In Coroado on the outskirts of the capital of the State of Amazonas, the wall that separates and protects the centre from the harsh realities of violence and drugs that consume the neighborhood, had begun to deteriorate because of recent rains.
Begun in the early 1990s through the efforts of some people from the Focolare Movement, the centre began its work in favour of social inclusion, with a nursery and primary school, but soon turned into a real social agency that was open morning until night. It was begun as an attempt to ensure children and adolescents of the area the right to a harmonious and wholesome development, through educational and recreational activities and support for their families. It is financially supoorted by the generosity of so many people, especially by distance support from the New Families Non Profit Organisation which, in addition to education also provides nutrition and preventive medical care.
Several activities followed, such as a study in collaboration with the School of Educational Psychology at the Federal University of Amazonas to identify and overcome the learning problems of some of the young people. There was also also a project carried out and presented by the Pharmacy students to provide the children and their families with a basic knowledge of hygiene, nutrition and personal care. The School of Pharmacy did research project on infectious diseases with blood samples, and provided treatments. There are drug prevention programmes and programmes that combat child labour while parents are offered vocational training courses in collaboration with the Centre of Technology Education of the State of Amazonas.
Jeanne and Carlos who work full time for the project recount: “Over the years we came up with Literature and Theatre workshops. We also managed to come up with a programme on emotions and sexuality for teenagers and young adults.”
The latest win was described by Janine and Carlos: “The economic crisis is making the situation of our country more and more difficult. For example, one institution that offered a computer course for more than ten years, had to stop collaborating with us. Some of the children’s parents are losing their jobs. And the financial resources for repairing our protective wall that had assumed a gloomy and even threatening appearance often defaced by vandals, were just not available. Then we had the idea of appealing to the Manaus Court of Justice and proposing a partnership called “Let’s paint the wall.” The proposal, which was subsequently passed, would portray in images the experience and the values that we live with the children at the Social Centre and to give an air of joy and harmony to our neighborhood. We wanted the boys and girls to be engaged in this project, so we collected their drawings so that they could be reproduced on the wall.”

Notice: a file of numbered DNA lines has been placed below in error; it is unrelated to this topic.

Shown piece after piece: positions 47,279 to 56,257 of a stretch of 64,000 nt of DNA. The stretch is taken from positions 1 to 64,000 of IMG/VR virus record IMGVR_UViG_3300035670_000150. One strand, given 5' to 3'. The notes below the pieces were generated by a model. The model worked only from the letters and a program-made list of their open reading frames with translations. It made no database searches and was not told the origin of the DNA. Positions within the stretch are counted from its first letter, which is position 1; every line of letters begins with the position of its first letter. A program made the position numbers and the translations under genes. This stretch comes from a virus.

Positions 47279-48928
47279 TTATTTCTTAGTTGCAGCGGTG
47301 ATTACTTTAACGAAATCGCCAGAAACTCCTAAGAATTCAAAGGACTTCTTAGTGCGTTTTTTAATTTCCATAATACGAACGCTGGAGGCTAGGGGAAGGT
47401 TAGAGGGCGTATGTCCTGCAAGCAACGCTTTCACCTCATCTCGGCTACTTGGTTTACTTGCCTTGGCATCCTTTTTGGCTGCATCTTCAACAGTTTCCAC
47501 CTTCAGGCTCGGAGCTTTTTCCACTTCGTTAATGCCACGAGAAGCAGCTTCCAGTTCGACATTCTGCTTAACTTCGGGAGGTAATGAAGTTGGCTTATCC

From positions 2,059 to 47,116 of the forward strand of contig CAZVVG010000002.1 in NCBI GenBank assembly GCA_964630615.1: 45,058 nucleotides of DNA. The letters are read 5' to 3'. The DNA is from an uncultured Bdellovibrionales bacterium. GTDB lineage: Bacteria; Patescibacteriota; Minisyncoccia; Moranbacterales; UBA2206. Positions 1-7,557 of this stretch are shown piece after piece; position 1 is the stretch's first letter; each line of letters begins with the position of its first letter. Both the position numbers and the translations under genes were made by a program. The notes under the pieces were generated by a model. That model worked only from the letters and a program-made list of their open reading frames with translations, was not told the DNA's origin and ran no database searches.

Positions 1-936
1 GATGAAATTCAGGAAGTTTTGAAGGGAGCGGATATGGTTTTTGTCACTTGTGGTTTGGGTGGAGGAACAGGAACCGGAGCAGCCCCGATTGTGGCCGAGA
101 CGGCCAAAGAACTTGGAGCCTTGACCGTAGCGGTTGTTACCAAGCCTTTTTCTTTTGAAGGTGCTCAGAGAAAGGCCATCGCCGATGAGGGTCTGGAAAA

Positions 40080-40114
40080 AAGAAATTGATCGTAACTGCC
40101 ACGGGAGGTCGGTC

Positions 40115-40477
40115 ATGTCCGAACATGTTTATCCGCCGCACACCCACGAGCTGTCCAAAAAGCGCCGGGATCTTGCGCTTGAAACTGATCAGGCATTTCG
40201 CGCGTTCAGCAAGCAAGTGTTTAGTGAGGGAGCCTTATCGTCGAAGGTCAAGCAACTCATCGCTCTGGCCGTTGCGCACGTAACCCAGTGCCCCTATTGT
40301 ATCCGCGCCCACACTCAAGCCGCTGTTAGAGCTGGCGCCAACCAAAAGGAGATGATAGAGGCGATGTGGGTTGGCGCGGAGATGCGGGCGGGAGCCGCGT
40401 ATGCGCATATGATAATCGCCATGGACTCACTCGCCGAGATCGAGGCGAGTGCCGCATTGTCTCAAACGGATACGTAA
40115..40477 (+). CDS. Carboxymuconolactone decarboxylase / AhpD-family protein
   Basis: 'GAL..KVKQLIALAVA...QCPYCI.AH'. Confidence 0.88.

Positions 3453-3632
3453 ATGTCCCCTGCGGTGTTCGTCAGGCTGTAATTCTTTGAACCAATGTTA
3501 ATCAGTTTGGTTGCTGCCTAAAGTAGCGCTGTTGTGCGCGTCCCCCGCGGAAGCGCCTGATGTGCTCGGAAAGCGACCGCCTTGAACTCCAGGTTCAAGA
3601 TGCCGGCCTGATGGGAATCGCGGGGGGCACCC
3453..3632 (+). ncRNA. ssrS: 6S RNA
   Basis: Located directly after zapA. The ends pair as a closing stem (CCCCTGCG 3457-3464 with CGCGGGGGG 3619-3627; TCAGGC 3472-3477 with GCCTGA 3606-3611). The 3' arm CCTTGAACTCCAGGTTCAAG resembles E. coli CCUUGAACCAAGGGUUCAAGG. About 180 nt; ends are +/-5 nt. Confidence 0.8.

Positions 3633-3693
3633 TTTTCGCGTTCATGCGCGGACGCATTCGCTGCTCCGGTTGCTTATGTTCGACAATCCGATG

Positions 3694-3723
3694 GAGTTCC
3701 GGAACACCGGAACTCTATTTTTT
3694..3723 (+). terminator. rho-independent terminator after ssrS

The newly restored and painted wall was unvieled on October 27th. “It was a very joful event for us,” say Janine and Carlos, “because this recognition from the Court of Justice not only comforts the centre and its efforts, but it allows us to bring ahead the project in the best way we can. We especially thank the many people who generously support us in giving the boys and girls the opportunity to gain knowledge and training that will allow them to take their life in their own hands and become new women and new men.”